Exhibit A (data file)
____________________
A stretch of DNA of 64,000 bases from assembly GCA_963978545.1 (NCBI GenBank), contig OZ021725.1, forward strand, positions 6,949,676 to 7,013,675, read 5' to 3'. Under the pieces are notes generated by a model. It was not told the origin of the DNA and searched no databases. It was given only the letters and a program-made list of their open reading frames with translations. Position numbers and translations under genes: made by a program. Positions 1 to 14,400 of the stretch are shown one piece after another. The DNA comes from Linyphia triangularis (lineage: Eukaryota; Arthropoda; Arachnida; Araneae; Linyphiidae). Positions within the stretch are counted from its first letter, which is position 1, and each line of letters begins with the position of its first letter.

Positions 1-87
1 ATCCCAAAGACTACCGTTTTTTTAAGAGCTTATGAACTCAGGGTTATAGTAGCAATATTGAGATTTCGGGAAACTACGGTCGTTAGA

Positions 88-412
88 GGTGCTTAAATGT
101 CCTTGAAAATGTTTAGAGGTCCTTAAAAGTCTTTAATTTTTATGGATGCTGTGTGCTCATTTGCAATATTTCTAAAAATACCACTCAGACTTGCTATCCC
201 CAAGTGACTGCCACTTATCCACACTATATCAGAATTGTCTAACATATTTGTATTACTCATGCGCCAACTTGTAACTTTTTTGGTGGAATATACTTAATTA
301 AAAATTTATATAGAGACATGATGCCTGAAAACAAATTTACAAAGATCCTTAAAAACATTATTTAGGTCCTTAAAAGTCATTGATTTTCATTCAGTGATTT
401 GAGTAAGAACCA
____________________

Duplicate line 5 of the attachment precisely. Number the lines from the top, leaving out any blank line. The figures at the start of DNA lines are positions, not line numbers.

88 GGTGCTTAAATGT